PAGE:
5 Lessons I Learned From Paying Off Student Loan Debt

Do you have student loan debt? If so, you are not alone. According to ValuePenguin, the average debt among student loan borrowers in the United States is over $32,000. Ouch.

When I graduated college, I was near that average with $30,000 in student loan debt. And then, I got married and joined my finances with my husband. Combined, we had over $70,000 of student loan debt. We paid this off in 5 years as recent college grads. And while I can look back and rather have not spent over $70,000 in paying off debt, I’m eternally grateful for our student loans. Here are the biggest lessons I learned from paying off student loan debt.

1) My Financial Situation Doesn’t Define Me

Student loan debt is just a number. I learned my financial situation doesn’t define me.

I can have debt and still say yes to things. I can say no to other things. Debt isn’t good or bad….it just is. Money is important, but it certainly isn’t everything. Now that I’m debt-free, my life isn’t drastically different.

When I was in debt, I spent a lot of time making it mean something about me. I thought it meant that I was irresponsible, and that I didn’t deserve to spend money. I beat myself up over even buying something off the dollar menu at a fast-food restaurant.

Looking back, I wish I cut myself some more slack. We had a solid plan to pay off our student loan debt early. I wish I trusted in my plan a little more, and allowed myself to live a little. After all, isn’t that what life is all about?

2) My Student Loan Debt Was Not a Mistake

Again, student loan debt isn’t good or bad. It just is. It certainly wasn’t a mistake.

I spent a lot of time regretting my student loan debt. How could I have let myself borrow so much? Why didn’t I work more throughout college, or go to a community college first in order to avoid taking out so much in loans?

As I did more mind work, I realized my student loan debt certainly wasn’t a mistake. It provided me with so many opportunities. Without it, I wouldn’t have launched my career, met my now-husband, or be the person I am today. My student loan debt launched my personal finance journey, and has given me so many opportunities. Sure, it was not the easiest lesson to learn, but I’m so grateful I did!

3) Making More Money is Fun than Being Cheap

When I first graduated, I had a bare-bones budget. It was all I could do to scrape together enough to pay the minimum required payment to my student loan debt each month!

Frugality works, but it requires a lot of work and can only get you so far. I found myself living with roommates, couponing, eating rice and beans, and even going on a shopping ban for three years!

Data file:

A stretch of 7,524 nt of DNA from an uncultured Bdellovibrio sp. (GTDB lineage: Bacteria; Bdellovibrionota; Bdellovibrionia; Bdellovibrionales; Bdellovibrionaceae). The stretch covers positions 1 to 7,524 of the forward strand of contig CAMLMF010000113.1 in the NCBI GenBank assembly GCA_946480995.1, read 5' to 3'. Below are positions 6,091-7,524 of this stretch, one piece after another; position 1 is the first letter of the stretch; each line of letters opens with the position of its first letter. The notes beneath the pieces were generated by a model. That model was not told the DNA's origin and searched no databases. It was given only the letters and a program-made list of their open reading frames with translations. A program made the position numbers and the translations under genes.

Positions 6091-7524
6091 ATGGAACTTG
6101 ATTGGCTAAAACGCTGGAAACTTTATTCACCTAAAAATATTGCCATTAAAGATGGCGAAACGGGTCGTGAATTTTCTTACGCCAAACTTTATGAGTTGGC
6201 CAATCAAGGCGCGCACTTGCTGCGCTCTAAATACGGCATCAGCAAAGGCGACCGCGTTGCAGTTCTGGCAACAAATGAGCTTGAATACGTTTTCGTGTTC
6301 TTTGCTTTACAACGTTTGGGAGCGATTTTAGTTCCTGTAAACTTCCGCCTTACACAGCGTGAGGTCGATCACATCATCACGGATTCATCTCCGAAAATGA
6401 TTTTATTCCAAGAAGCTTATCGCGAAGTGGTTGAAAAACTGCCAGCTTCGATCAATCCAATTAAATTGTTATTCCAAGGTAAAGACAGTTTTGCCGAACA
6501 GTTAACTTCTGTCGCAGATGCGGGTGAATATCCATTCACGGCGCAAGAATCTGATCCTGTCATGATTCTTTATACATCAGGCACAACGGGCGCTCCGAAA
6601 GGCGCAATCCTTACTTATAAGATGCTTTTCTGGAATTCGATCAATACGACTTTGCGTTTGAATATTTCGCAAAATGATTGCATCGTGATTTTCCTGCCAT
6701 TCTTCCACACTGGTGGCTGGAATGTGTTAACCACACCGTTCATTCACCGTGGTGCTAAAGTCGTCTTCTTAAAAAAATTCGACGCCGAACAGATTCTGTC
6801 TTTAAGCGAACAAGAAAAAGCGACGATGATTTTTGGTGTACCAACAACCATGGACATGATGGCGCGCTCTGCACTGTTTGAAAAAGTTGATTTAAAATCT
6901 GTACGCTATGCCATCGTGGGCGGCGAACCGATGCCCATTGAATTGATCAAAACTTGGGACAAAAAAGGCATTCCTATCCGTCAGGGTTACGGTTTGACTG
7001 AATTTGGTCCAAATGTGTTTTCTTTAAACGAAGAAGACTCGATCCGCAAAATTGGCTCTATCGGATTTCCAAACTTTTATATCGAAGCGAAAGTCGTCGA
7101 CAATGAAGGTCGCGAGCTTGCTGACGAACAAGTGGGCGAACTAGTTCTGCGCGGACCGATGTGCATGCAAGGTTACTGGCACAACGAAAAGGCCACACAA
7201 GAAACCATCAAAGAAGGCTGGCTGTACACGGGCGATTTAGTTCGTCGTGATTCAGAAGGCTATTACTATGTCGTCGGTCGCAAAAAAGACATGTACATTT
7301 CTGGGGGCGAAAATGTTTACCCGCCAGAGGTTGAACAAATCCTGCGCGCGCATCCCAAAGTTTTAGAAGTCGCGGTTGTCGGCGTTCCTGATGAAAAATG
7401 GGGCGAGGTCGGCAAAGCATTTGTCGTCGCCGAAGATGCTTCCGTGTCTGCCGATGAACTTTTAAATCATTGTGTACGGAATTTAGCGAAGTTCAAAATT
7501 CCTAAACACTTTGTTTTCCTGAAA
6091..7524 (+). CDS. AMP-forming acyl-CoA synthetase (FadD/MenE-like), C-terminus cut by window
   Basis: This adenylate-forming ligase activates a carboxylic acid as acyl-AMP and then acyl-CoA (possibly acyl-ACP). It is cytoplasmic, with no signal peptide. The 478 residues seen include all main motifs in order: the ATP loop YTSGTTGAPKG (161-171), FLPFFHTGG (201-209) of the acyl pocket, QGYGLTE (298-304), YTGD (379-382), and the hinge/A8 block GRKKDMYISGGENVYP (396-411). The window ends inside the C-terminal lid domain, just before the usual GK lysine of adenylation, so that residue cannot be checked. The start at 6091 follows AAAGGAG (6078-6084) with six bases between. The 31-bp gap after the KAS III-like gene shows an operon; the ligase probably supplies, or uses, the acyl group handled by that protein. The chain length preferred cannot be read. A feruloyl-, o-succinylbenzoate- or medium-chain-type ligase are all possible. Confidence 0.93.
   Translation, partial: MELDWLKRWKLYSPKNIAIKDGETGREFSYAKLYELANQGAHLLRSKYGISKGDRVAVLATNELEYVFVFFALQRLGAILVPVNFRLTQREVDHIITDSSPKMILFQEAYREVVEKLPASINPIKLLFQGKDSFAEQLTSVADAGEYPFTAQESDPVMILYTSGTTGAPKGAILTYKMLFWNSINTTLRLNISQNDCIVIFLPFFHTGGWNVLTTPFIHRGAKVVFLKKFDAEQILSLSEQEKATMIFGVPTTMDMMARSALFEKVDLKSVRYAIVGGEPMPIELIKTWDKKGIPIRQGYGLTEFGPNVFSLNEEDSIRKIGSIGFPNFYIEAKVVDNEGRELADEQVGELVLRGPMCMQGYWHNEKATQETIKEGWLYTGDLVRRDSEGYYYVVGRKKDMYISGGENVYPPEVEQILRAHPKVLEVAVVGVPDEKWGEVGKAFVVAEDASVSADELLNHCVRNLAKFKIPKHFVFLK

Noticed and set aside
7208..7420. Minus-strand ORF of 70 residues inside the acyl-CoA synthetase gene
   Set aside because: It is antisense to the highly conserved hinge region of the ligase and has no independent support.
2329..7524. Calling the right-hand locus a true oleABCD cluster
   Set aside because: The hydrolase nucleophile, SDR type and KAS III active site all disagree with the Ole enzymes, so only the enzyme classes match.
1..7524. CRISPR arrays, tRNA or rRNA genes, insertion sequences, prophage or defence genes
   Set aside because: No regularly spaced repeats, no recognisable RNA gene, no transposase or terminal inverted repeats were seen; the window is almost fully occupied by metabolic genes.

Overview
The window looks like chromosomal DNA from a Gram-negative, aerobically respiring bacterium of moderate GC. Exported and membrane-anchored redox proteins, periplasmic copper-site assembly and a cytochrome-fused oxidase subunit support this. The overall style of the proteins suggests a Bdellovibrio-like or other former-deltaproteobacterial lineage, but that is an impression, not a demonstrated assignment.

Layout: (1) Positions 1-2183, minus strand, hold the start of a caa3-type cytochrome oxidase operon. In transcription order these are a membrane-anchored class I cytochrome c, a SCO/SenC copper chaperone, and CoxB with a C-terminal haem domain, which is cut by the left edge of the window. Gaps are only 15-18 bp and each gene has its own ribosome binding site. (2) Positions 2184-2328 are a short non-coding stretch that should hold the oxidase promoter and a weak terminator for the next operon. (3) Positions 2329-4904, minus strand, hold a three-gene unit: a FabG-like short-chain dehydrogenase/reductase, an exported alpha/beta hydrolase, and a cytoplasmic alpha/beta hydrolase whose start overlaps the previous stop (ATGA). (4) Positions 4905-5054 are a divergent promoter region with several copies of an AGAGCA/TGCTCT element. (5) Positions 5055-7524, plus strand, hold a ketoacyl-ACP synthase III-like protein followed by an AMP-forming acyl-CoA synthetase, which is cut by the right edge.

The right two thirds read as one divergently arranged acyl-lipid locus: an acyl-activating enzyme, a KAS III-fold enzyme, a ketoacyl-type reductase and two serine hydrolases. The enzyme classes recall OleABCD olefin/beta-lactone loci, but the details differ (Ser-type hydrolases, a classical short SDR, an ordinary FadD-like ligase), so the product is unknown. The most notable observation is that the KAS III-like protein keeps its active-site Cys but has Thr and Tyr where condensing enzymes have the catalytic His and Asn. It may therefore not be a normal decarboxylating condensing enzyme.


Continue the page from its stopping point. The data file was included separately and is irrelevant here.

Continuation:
Then, I started freelance writing and earning extra money on the side. At first, I started writing simply because it gave me a creative outlet after my day-job. Although at first, I was only earning a few hundred extra bucks a month, it was enough to pay my minimum student loan payment. I could then free up a little bit of my budget. I allowed myself to spend a little on my day-to-day spending to be less frugal, but then I put the rest towards my debt, making nearly double the minimum payment at first.

Once I started freelancing, the opportunities really began to take off in both my day job and side gig. I job-hopped and worked hard in order to quadruple my income at work. I also started charging more for my freelancing services, and found more clients. During busy months, I started bringing in an extra $5,000 in freelancing cash!

Most of this went to our student loan debt. While extreme frugality maybe could have worked, it was so much more fun to spend my time growing my freelance business than it was clipping coupons. Plus, now that my debt is paid off, I still get to enjoy the extra income and put it towards our savings goals!

Find more freelance opportunities here.

Platforms Best For:  
Fiverr Finding Freelancers
Bark Finding Unique Freelancers
Appjobs Gig Economy Professionals

4) I Love Being In-Tune With My Money

When paying off my student loan debt, I checked in with my money daily. And guess what? I still do this.

I actually love checking my bank and investment accounts. It’s so fun. No matter what financial goal I’m working on, I love being in-tune with my money.

Learning to love my money has been a game changer. And when my mindset shifted, I started thinking of my debt repayment journey as a game. It was so liberating to see just how far I would get in meeting my debt repayment goals!

5) I’m Grateful for My Debt

After graduation, I resented my debt. I was so mad at everything. How could I let myself get into debt? Why did my parents let me take out so many loans? Why does public schooling still cost so much? Why don’t we get more financial support?

Once I stopped blaming other people for my debt and owned it, it was like a weight was lifted off my shoulders. I was able to push aside all of the negative thoughts I had about debt and about myself, and truly learned to love the journey.

While I wasn’t grateful for my debt at first, I learned to love it, even when I was still paying off my loans. And looking back, I see how many opportunities my debt provided me. It allowed me to take leaps into higher paying roles at work. It motivated me to start my freelance writing business. It gave me the means to attend University. It takes a lot of work to become truly appreciative of debt, but once you start the journey, your life will change for the better.